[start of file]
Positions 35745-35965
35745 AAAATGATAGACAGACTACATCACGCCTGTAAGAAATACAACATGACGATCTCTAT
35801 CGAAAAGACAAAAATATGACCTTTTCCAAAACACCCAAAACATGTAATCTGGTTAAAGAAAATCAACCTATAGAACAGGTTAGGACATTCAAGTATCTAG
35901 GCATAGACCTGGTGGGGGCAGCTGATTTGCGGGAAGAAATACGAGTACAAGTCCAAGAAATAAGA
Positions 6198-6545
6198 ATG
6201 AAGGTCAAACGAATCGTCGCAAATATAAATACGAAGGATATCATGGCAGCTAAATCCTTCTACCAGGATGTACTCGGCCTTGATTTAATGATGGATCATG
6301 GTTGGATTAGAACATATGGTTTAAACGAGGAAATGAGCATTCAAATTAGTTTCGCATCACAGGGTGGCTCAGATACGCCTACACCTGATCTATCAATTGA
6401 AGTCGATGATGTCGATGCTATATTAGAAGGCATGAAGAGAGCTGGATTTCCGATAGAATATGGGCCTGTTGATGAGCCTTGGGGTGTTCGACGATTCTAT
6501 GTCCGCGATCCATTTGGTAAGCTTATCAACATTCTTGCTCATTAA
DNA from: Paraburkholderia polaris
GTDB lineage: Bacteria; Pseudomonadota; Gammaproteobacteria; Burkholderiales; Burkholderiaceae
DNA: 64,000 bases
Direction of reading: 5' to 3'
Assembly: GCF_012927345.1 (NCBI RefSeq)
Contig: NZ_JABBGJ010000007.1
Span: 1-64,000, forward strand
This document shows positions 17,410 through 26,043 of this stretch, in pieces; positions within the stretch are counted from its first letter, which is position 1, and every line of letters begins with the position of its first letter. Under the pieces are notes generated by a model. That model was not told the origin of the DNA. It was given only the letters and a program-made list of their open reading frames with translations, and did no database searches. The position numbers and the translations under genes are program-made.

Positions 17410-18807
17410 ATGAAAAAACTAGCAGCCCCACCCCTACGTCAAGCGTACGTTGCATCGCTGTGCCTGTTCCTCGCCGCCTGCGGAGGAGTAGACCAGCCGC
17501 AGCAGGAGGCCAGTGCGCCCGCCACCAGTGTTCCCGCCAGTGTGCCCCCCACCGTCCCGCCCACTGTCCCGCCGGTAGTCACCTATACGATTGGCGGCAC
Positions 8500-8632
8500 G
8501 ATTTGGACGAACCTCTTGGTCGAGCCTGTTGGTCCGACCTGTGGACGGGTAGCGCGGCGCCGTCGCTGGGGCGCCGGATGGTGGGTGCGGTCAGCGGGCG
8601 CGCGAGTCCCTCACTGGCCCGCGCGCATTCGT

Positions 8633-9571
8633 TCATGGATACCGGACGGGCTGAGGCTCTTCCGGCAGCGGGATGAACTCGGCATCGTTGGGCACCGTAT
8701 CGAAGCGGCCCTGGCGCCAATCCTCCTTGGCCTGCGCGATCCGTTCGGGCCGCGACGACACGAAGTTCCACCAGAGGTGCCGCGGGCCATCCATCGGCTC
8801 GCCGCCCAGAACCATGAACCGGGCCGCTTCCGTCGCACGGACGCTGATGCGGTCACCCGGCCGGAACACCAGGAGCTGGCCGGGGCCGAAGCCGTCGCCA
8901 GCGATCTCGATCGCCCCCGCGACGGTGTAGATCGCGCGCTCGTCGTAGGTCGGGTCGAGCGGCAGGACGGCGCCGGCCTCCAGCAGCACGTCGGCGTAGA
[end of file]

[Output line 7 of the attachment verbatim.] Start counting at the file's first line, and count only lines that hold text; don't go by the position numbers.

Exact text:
6201 AAGGTCAAACGAATCGTCGCAAATATAAATACGAAGGATATCATGGCAGCTAAATCCTTCTACCAGGATGTACTCGGCCTTGATTTAATGATGGATCATG